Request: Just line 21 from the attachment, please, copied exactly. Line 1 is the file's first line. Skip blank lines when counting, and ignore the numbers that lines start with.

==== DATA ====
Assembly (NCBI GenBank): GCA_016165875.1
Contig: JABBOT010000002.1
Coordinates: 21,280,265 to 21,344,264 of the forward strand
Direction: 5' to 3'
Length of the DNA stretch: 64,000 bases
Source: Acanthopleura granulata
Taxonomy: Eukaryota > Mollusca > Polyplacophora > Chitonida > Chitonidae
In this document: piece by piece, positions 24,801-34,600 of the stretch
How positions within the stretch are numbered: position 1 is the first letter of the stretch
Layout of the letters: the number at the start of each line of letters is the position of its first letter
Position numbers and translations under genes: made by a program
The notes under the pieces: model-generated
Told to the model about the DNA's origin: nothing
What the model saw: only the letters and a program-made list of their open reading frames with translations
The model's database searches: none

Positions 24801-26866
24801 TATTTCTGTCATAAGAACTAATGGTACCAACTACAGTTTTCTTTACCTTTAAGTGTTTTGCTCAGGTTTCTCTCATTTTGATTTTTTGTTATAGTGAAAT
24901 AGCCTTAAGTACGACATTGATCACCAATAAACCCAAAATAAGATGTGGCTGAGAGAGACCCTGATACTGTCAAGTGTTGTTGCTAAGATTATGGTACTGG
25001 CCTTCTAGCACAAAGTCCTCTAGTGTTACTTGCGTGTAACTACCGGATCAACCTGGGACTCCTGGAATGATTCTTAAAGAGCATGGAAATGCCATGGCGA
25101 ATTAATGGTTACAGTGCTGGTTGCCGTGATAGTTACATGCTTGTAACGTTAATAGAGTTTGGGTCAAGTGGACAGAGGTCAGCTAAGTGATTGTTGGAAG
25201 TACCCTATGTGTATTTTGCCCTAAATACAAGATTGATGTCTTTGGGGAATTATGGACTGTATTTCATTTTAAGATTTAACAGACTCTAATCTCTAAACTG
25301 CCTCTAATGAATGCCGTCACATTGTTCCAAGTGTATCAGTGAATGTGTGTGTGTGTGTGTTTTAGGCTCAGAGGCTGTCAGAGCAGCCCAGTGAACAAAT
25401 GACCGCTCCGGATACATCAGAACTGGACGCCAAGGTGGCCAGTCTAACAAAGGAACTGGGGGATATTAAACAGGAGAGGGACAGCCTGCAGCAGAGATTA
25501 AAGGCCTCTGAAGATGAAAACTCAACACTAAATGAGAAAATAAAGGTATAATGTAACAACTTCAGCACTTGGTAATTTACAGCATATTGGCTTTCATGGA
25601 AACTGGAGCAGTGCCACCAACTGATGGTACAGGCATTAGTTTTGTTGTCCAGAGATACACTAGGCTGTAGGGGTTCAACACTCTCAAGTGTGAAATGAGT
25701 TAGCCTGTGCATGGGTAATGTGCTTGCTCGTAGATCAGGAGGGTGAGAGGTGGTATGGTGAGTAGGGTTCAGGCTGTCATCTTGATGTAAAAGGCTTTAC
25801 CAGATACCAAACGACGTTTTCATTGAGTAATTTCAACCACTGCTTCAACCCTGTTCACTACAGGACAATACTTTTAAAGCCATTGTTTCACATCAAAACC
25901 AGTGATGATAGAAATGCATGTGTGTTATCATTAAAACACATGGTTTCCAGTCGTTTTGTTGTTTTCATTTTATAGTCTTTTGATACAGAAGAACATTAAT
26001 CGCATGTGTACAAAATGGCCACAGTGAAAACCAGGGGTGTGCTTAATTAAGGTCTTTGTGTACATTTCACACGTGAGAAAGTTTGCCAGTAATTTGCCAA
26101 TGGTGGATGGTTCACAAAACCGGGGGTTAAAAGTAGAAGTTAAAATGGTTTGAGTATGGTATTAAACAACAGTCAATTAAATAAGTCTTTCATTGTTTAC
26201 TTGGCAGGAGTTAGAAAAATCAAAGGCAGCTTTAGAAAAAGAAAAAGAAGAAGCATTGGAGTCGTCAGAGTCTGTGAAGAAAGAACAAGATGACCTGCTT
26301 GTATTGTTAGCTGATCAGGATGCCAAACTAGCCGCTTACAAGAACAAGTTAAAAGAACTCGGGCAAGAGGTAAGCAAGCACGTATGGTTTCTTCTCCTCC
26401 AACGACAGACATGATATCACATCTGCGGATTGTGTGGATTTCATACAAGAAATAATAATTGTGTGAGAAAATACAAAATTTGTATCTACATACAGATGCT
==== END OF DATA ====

25201 TACCCTATGTGTATTTTGCCCTAAATACAAGATTGATGTCTTTGGGGAATTATGGACTGTATTTCATTTTAAGATTTAACAGACTCTAATCTCTAAACTG